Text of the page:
California Collaborative on District Reform. (2012, June). Series overview (Special Series on the Fresno–Long Beach Learning Partnership). Available at https://cacollaborative.org/sites/default/files/ CA_Collaborative_Fresno_LB_Overview_1.pdf

This brief summarizes a series of briefs detailing the unique partnership between the Fresno and Long Beach Unified School Districts. Traditionally, professional collaboration has focused at the classroom and school levels in the form of professional learning communities (PLCs). The Fresno-Long Beach learning partnership widened this practice of PLCs to function across district lines and has provided the field with insight into how this type of collaboration functions. The authors examine key lessons learned from the Fresno and Long Beach partnership to expand knowledge sharing and reduce collective cost. Among these are the importance of defining common goals and systems of accountability, aligning progress to district strategic plans, developing trust, and allowing for change over time. The authors conclude by examining the roles that policymakers, funders, and researchers can play in supporting this kind of cross-district collaboration.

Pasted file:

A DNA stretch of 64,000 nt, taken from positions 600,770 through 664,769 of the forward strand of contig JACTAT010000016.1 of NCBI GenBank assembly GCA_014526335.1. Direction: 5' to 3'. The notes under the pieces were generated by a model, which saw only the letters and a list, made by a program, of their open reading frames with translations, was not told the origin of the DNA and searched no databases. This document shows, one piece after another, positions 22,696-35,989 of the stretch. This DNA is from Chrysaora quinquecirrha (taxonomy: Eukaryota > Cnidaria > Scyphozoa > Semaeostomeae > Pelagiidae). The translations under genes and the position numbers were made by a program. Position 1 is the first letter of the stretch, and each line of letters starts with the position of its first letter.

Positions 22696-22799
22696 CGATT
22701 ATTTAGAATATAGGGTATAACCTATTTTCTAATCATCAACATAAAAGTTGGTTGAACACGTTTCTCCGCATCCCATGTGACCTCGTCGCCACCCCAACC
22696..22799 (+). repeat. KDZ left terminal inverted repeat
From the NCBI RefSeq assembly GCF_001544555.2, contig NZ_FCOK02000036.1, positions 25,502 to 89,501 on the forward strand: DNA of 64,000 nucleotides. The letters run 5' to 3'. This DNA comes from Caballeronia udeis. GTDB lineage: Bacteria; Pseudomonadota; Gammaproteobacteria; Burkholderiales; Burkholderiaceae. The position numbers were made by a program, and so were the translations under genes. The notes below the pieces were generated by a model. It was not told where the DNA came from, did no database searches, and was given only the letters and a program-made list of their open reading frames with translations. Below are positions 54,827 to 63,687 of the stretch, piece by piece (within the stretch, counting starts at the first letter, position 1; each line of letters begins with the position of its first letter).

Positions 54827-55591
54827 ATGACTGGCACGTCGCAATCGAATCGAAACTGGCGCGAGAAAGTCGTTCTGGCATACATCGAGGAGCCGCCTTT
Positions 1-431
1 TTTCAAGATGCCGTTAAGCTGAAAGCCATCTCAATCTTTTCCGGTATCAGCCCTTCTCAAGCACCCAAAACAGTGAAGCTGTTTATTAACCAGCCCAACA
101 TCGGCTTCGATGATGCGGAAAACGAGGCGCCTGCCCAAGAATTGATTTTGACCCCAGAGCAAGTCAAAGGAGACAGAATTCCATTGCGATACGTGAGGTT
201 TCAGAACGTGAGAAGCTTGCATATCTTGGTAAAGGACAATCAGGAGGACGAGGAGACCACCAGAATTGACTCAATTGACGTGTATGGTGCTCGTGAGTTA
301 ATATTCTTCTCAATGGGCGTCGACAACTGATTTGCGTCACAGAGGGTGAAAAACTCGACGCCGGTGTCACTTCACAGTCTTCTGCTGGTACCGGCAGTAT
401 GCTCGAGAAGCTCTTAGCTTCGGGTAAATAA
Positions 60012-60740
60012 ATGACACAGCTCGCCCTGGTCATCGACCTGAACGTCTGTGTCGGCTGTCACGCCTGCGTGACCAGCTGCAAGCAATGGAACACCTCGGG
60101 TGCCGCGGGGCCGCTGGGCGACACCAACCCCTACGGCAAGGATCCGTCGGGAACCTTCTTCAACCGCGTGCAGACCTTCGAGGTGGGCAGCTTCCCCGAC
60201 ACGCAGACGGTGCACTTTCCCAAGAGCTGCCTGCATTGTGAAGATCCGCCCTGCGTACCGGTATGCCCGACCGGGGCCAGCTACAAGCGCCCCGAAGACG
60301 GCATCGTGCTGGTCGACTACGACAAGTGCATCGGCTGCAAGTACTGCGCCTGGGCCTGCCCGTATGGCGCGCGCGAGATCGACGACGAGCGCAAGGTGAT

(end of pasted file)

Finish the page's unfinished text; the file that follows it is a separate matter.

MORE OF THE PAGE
Gates, B. (2017, October 19). Our education efforts are evolving [Web log post]. Available at https://www.gatesnotes.com/Education/Council-of-Great-City-Schools

In this address to the Council of Great City Schools, Bill Gates details a shift in education investment strategies for the Bill & Melinda Gates Foundation to focus more on local improvement efforts. He begins with a review of the Foundation’s historical investments in K-12 education, which have included areas of focus such as the qualities of successful teachers, professional development, and teacher evaluation systems; innovative charter school support; and the creation of strong Common Core curricula. Moving forward, the Foundation will continue to evaluate these teacher quality initiatives and promising charter schools and will continue to invest in the development of Common Core-aligned curricula and professional development. However, Gates also emphasized a pivot to focus more on locally-driven solutions, supported by networks, driven by data, and striving for continuous improvement, arguing that individuals familiar with challenges specific to local contexts are best suited to craft solutions. Finally, Gates described an expanded investment in services targeting underserved students.

**This document is considered a priority reading.